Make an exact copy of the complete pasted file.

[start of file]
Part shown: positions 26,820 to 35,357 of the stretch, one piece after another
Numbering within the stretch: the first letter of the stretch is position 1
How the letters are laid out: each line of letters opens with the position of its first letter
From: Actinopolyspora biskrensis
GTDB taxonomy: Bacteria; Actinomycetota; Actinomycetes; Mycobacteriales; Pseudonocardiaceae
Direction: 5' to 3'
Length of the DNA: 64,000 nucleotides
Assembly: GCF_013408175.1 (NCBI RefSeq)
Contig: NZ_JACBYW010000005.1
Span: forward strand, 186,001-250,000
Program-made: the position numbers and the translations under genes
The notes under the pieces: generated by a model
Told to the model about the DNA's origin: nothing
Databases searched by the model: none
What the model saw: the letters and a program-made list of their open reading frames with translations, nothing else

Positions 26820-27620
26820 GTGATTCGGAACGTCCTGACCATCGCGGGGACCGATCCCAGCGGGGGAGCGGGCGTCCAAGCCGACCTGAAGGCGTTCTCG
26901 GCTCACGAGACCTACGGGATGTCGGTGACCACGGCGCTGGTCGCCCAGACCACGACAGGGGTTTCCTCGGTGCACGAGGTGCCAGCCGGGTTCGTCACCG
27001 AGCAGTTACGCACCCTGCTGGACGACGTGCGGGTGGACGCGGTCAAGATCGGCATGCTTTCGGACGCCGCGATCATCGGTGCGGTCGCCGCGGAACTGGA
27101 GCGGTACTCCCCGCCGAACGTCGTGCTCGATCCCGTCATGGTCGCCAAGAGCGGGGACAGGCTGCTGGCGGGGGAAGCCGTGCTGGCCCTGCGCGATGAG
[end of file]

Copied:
Part shown: positions 26,820 to 35,357 of the stretch, one piece after another
Numbering within the stretch: the first letter of the stretch is position 1
How the letters are laid out: each line of letters opens with the position of its first letter
From: Actinopolyspora biskrensis
GTDB taxonomy: Bacteria; Actinomycetota; Actinomycetes; Mycobacteriales; Pseudonocardiaceae
Direction: 5' to 3'
Length of the DNA: 64,000 nucleotides
Assembly: GCF_013408175.1 (NCBI RefSeq)
Contig: NZ_JACBYW010000005.1
Span: forward strand, 186,001-250,000
Program-made: the position numbers and the translations under genes
The notes under the pieces: generated by a model
Told to the model about the DNA's origin: nothing
Databases searched by the model: none
What the model saw: the letters and a program-made list of their open reading frames with translations, nothing else

Positions 26820-27620
26820 GTGATTCGGAACGTCCTGACCATCGCGGGGACCGATCCCAGCGGGGGAGCGGGCGTCCAAGCCGACCTGAAGGCGTTCTCG
26901 GCTCACGAGACCTACGGGATGTCGGTGACCACGGCGCTGGTCGCCCAGACCACGACAGGGGTTTCCTCGGTGCACGAGGTGCCAGCCGGGTTCGTCACCG
27001 AGCAGTTACGCACCCTGCTGGACGACGTGCGGGTGGACGCGGTCAAGATCGGCATGCTTTCGGACGCCGCGATCATCGGTGCGGTCGCCGCGGAACTGGA
27101 GCGGTACTCCCCGCCGAACGTCGTGCTCGATCCCGTCATGGTCGCCAAGAGCGGGGACAGGCTGCTGGCGGGGGAAGCCGTGCTGGCCCTGCGCGATGAG